Recently, Panayiotopoulos syndrome was mentioned on the GI Listserv as a possible explanation for a child with seizures following vomiting and gagging. I hope that I was not the only one to wonder what that was.
According to Pediatrics Review Article:
Panayiotopoulos syndrome is a common idiopathic childhood-specific seizure disorder formally recognized by the International League Against Epilepsy. An expert consensus has defined Panayiotopoulos syndrome as “a benign age-related focal seizure disorder occurring in early and mid-childhood. It is characterized by seizures, often prolonged, with predominantly autonomic symptoms, and by an EEG [electroencephalogram] that shows shifting and/or multiple foci, often with occipital predominance.”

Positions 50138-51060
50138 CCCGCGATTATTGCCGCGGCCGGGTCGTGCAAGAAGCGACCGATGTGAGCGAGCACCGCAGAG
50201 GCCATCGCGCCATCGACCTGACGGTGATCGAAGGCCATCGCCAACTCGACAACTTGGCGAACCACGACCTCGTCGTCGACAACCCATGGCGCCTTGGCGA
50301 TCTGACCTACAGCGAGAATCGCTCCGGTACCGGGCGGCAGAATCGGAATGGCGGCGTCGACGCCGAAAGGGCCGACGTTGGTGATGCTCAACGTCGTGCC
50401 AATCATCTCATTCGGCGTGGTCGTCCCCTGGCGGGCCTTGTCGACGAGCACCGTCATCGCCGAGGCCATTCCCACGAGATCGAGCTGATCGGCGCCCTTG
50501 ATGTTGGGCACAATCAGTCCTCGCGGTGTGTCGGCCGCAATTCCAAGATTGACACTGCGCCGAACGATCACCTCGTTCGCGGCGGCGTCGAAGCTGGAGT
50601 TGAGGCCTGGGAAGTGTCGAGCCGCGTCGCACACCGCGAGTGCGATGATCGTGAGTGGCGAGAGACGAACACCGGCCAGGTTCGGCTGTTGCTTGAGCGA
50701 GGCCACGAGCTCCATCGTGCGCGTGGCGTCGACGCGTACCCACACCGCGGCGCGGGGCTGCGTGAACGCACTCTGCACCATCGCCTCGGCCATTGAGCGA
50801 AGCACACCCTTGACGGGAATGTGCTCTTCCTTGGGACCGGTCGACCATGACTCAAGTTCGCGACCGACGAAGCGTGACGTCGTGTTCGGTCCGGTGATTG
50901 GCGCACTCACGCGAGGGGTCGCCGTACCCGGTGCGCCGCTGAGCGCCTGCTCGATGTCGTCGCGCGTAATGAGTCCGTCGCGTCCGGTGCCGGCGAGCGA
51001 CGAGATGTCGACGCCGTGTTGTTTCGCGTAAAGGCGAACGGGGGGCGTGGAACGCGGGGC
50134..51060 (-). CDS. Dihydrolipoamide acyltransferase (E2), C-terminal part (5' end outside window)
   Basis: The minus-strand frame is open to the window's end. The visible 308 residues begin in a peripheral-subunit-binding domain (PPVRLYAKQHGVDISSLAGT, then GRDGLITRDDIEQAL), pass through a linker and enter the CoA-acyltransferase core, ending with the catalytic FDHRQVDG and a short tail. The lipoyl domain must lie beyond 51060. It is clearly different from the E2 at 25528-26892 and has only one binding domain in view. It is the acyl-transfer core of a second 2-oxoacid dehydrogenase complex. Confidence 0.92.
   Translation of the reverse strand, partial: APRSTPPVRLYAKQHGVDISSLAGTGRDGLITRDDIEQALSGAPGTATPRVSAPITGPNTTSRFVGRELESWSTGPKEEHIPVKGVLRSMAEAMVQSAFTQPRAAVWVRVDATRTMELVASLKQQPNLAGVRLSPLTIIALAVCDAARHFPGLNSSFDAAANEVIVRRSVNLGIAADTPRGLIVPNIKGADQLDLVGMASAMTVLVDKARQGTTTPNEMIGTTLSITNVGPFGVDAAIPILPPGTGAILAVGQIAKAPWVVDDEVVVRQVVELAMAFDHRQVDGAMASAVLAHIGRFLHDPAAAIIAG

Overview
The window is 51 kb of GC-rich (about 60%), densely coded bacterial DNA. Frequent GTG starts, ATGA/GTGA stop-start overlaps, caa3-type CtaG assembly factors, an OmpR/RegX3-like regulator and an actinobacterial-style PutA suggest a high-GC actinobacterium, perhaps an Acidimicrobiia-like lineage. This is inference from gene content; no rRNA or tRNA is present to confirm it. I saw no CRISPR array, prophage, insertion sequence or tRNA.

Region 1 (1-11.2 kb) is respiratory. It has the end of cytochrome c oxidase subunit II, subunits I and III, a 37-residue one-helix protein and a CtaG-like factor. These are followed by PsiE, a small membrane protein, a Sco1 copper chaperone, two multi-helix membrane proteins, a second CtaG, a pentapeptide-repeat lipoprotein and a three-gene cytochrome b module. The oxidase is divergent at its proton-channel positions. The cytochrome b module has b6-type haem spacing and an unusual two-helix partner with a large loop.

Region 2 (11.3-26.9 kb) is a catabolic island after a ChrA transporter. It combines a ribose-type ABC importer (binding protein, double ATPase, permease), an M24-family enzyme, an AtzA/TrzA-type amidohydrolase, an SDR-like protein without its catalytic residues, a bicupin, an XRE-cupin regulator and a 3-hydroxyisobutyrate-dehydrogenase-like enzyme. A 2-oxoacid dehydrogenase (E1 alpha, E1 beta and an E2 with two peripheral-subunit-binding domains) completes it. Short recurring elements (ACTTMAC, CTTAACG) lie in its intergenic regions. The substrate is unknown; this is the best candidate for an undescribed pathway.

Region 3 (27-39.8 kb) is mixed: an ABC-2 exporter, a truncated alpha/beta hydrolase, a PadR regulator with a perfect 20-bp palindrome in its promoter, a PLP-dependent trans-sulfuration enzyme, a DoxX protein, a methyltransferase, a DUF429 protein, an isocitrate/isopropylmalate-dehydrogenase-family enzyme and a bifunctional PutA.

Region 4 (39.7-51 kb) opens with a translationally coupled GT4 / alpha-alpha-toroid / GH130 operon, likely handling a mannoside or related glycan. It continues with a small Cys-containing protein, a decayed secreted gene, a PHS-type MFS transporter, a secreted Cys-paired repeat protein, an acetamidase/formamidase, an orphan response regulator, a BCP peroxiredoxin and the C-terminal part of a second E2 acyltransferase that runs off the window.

Autonomic epileptic seizures and autonomic status epilepticus are the cardinal manifestations of Panayiotopoulos syndrome. Autonomic seizures in Panayiotopoulos syndrome consist of episodes of disturbed autonomic function with emesis as the predominant symptom. Other autonomic manifestations include pallor (or, less often, flushing or cyanosis), mydriasis (or, less often, miosis), cardiorespiratory and thermoregulatory alterations, incontinence of urine and/or feces, hypersalivation, and modifications of intestinal motility.
Bottomline: If a parent is convinced that vomiting or retching is triggering seizures, the child’s neurologist needs to consider this disorder.